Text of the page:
Nigel Minto, head of sustainable communities at London Councils, who works closely with the capital's housing directors, told the committee that since June London councils had been "procuring bed and breakfast accommodation" in outer London and beyond. The committee was told similar problems would occur in other cities with high-priced property such as Brighton and Oxford.

Jeremy Swain, chief executive of the homelessness charity Thames Reach, said he was particularly worried about the impact on numbers sleeping rough in London. "We have reduced rough sleeping dramatically and we have a target of zero rough sleeping in London by 2012. For the first time I'm thinking that we will not achieve that," he said.

Karen Buck, shadow minister for work and pensions, said: "The sheer scale and extremity of the coalition proposals means almost a million households are affected across the country."

In today's Observer, Labour leader Ed Miliband says last week's spending review took Britain back to the 80s. "This was the week that took the compassion out of David Cameron's claim to compassionate Conservatism," he writes, accusing the Tories of displaying "arrogant ideological swagger".

But last night Cameron insisted the cuts were tough but fair. "Departments have to make savings. I don't underestimate how difficult this will be. But we are doing what we are doing because it is the right thing to do – right by our economy, right for our country."

A DWP spokesperson said: "The current way that it [housing benefit] is administered is unfair. It's not right that some families on benefits have been able to live in homes that most working families could not afford. However, we are absolutely committed to supporting the most vulnerable families and have tripled our discretionary housing payments to provide a safety net for those who need it."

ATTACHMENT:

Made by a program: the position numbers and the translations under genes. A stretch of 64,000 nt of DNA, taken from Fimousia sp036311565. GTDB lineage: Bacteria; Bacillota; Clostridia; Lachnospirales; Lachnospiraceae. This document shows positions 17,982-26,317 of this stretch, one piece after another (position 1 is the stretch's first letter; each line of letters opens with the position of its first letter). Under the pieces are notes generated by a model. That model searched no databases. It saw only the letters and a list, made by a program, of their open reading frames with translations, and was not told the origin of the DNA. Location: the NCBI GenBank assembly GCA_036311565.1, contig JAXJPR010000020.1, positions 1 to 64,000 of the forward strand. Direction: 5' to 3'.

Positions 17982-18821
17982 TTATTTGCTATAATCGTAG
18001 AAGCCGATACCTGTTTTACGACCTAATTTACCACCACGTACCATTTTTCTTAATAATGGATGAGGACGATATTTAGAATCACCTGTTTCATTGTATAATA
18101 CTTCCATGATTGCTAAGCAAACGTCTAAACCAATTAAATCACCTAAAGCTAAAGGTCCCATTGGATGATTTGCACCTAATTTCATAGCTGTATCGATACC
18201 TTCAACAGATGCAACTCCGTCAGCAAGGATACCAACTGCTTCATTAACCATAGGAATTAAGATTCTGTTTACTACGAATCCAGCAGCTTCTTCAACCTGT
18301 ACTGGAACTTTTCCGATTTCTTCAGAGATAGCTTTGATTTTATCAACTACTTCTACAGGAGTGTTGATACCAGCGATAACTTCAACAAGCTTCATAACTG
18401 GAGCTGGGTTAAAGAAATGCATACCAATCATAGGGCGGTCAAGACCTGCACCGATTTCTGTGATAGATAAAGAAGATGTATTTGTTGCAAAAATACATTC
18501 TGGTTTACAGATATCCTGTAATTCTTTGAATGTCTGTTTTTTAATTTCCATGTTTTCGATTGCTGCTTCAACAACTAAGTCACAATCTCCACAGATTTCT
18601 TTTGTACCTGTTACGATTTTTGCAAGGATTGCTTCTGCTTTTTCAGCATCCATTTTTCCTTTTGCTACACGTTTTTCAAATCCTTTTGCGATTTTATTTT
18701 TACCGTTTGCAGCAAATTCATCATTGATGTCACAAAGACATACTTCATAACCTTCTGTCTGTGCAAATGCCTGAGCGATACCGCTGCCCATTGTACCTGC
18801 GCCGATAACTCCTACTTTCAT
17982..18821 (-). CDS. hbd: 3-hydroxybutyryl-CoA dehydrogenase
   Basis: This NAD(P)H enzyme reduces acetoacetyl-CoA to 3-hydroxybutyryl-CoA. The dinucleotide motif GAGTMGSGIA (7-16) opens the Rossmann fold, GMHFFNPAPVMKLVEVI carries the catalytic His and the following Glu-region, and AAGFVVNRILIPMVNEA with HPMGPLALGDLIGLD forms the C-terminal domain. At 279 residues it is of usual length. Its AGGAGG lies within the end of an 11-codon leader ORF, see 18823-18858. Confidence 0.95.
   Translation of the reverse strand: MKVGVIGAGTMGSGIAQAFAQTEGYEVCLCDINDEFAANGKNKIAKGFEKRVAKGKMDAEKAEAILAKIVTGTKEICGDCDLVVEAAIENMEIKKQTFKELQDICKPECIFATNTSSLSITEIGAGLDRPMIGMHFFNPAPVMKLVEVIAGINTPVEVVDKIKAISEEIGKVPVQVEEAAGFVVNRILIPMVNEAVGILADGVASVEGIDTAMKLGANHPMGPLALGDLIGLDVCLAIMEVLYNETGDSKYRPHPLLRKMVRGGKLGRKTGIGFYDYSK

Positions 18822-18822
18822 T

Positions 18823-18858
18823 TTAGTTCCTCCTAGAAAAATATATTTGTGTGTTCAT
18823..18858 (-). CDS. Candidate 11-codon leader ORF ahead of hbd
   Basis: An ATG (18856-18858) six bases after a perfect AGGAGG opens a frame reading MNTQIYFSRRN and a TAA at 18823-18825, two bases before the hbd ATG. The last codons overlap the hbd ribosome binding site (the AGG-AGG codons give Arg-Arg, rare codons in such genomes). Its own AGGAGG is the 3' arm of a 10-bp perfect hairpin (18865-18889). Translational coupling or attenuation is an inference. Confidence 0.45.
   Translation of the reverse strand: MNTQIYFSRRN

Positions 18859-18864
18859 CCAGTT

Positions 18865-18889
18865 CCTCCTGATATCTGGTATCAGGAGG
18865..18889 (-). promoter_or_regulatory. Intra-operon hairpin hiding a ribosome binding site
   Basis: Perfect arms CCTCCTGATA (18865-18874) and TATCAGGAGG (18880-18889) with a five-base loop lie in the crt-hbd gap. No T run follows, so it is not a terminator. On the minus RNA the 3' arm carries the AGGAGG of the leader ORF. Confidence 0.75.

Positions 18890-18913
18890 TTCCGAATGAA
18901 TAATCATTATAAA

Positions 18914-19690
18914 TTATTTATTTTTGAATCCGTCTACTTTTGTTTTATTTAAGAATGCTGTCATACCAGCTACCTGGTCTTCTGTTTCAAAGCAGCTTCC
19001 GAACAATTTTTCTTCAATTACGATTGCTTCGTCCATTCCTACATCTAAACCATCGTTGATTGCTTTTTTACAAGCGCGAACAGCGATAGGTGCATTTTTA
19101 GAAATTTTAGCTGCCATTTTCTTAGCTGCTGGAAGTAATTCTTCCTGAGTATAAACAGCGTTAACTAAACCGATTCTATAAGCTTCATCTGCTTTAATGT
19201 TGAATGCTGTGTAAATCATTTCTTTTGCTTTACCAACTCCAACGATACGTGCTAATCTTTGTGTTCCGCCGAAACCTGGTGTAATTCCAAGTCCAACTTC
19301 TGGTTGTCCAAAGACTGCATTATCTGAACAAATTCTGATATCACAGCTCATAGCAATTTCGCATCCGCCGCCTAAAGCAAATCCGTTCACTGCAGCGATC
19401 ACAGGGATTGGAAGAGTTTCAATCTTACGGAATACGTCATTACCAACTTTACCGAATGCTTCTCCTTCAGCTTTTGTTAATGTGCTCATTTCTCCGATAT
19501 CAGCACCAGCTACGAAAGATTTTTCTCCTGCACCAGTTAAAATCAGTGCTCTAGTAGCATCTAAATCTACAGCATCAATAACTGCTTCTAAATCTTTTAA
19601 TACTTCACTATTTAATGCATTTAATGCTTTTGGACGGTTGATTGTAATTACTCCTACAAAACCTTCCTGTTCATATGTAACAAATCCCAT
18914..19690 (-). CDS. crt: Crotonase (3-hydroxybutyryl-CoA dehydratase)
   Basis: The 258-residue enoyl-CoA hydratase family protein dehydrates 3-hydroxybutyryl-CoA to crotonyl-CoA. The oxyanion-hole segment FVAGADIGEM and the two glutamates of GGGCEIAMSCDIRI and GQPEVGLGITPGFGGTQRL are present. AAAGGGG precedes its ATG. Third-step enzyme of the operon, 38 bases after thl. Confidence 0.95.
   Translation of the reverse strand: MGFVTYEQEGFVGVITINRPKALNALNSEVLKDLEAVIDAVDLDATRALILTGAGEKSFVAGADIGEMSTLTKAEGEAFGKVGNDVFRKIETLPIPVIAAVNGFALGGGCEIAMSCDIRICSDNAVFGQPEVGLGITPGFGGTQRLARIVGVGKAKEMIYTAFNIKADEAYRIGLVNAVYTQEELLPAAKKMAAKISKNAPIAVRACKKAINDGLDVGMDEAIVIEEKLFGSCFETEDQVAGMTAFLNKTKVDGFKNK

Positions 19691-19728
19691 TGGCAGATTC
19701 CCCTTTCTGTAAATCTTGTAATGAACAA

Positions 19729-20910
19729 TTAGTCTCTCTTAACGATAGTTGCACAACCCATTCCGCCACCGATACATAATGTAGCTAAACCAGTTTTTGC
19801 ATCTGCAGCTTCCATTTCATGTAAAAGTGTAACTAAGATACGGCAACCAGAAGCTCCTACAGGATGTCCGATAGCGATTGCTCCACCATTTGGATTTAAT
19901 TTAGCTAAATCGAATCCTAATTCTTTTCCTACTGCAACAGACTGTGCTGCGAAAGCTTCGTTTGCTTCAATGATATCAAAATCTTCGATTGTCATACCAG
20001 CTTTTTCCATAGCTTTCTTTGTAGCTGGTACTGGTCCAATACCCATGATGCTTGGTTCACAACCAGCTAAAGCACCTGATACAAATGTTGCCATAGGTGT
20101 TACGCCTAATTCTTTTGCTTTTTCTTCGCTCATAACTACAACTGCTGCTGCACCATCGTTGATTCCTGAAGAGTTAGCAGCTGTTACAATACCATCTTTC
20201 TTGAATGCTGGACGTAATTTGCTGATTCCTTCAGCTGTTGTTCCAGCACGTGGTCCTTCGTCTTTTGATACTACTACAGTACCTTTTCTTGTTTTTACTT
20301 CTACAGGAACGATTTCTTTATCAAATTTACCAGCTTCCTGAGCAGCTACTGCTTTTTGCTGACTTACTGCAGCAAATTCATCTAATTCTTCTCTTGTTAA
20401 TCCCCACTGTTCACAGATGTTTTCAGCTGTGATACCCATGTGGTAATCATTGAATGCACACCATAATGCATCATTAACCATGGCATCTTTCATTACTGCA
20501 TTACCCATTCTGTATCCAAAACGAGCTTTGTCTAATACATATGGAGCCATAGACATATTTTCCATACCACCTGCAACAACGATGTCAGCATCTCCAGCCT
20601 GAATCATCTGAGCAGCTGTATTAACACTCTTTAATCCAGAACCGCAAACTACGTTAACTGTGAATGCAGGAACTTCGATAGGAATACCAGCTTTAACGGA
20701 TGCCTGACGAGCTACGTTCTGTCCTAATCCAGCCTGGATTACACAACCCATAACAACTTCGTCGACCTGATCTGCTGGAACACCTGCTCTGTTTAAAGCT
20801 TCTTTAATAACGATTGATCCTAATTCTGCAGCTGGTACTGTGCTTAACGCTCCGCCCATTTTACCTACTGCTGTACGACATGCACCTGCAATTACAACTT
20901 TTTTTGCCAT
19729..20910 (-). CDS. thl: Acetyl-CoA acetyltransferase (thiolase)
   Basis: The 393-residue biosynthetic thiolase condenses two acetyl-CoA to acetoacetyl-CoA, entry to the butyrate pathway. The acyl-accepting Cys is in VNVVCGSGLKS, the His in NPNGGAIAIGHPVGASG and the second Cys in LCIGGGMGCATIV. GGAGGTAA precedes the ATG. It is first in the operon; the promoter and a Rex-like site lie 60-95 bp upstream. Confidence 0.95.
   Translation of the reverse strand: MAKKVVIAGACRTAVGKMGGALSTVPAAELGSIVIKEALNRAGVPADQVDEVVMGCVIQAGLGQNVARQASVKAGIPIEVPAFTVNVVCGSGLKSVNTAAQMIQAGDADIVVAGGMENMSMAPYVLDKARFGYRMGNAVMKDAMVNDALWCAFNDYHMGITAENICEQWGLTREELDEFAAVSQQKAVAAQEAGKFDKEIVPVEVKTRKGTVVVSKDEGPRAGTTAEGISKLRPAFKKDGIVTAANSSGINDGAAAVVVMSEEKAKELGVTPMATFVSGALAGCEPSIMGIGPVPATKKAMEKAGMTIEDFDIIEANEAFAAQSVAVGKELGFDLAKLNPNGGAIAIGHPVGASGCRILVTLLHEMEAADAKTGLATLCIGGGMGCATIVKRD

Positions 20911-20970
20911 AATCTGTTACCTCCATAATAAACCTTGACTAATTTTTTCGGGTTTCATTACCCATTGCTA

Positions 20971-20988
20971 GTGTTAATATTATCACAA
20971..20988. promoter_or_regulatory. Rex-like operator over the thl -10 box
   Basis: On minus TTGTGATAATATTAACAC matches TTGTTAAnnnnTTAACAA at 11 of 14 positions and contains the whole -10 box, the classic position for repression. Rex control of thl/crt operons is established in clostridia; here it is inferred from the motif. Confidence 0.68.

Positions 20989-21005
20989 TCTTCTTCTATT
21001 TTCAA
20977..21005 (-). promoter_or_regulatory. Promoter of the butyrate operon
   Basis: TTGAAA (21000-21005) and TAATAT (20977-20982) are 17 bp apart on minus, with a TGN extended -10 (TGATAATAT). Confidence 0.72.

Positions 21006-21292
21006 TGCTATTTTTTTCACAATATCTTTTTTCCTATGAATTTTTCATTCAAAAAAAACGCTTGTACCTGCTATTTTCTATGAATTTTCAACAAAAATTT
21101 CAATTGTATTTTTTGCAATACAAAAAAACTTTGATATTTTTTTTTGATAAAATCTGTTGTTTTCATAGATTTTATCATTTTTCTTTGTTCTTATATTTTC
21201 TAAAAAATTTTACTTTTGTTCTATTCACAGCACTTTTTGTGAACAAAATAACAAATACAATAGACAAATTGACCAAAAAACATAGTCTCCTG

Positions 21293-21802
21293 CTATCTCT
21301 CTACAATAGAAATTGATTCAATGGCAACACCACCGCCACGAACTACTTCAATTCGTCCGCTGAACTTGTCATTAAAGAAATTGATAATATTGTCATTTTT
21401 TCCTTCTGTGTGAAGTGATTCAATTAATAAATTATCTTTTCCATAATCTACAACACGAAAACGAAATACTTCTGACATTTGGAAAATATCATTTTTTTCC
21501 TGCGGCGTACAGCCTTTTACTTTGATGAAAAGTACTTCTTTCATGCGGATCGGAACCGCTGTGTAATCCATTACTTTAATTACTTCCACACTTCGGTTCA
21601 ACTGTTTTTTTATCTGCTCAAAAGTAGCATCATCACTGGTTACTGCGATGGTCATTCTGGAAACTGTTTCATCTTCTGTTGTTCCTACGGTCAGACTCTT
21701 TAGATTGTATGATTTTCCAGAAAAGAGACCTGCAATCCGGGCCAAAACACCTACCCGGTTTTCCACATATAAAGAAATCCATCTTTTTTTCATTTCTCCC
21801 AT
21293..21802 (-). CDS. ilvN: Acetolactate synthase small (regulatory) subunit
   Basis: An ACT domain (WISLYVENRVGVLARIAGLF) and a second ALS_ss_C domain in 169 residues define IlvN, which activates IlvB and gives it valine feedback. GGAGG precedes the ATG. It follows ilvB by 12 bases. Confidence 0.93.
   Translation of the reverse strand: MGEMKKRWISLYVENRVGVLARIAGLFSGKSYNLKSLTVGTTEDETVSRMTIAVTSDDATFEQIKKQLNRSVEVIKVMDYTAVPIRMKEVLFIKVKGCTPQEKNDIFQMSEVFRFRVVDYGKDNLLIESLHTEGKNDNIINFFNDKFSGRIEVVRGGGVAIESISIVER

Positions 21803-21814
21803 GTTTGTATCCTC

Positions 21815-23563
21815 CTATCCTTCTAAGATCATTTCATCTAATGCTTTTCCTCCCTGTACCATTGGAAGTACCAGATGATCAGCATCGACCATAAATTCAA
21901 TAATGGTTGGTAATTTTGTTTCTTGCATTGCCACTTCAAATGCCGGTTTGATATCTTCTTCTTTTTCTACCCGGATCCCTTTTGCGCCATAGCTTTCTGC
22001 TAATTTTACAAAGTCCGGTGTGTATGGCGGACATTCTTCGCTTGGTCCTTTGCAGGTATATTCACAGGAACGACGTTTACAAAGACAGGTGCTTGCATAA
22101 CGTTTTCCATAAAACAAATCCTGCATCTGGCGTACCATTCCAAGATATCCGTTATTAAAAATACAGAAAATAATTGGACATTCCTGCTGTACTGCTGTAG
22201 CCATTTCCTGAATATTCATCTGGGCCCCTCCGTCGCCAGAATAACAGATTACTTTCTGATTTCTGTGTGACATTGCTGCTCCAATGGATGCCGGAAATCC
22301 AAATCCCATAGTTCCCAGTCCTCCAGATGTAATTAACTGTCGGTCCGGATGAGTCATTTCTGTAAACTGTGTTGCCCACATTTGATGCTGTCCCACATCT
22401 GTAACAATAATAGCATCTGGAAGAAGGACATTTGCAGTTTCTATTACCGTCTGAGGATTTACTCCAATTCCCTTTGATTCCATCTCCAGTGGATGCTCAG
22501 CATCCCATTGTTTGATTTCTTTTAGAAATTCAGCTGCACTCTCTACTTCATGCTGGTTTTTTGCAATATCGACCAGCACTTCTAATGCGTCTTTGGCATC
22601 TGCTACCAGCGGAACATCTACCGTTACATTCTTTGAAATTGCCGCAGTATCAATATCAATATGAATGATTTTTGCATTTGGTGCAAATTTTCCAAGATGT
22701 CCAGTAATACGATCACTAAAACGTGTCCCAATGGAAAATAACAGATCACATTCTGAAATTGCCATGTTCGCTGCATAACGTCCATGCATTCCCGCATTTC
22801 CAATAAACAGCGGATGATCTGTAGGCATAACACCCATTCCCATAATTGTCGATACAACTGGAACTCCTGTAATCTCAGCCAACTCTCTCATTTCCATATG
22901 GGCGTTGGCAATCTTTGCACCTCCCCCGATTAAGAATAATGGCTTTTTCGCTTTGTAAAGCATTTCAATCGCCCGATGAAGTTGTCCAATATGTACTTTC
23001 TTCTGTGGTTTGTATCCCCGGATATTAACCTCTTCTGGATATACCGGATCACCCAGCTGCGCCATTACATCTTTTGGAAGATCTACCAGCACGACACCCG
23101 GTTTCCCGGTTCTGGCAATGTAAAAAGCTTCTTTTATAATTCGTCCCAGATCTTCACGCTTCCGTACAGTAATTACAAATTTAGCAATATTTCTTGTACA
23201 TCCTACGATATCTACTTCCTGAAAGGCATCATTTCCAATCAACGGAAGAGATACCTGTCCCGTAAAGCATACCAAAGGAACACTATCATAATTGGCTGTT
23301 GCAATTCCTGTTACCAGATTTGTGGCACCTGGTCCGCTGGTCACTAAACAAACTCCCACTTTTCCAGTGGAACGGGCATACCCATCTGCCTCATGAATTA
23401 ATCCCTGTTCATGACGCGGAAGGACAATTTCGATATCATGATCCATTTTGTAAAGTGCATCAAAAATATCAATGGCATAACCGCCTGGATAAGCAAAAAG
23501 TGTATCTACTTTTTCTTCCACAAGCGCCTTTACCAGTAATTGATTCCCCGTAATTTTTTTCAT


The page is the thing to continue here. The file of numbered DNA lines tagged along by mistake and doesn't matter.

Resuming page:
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"social cleansing!"

What a load of shite.

If London is too expensive, remove the social housing props, people will move away and prices will self regulate due to less demand.

What's the alternative? For the taxpayer to continue to bear the burden of people living in one of the most expensive cities in the world in the name of diversity? Cmon!

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Councils in the capital are warning that 82,000 families – more than 200,000 people – face losing their homes because private landlords, enjoying a healthy rental market buoyed by young professionals who cannot afford to buy, will not cut their rents to the level of caps imposed by ministers

What? People that own piles of bricks are accepting market rates and people that actually earn their money are prepared to pay market rates for piles of bricks, but people that don't earn money can't afford market rates for piles of bricks so might have to go elsewhere for some piles of bricks at cheaper market rates? And because the owners of the piles of bricks are getting market rates, they don't want to accept less than a pile of bricks market rate?

Shock! Horror! It's so unfair! Call the police!

Better than the current system we are leaving where people on HB price those that work out of renting piles of bricks.

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Plus £250 per week isn't even that bad for a 1 bed. That would get you an adequate place in zone 1 and a good place in zone 2. The other limits seem positively genorous too.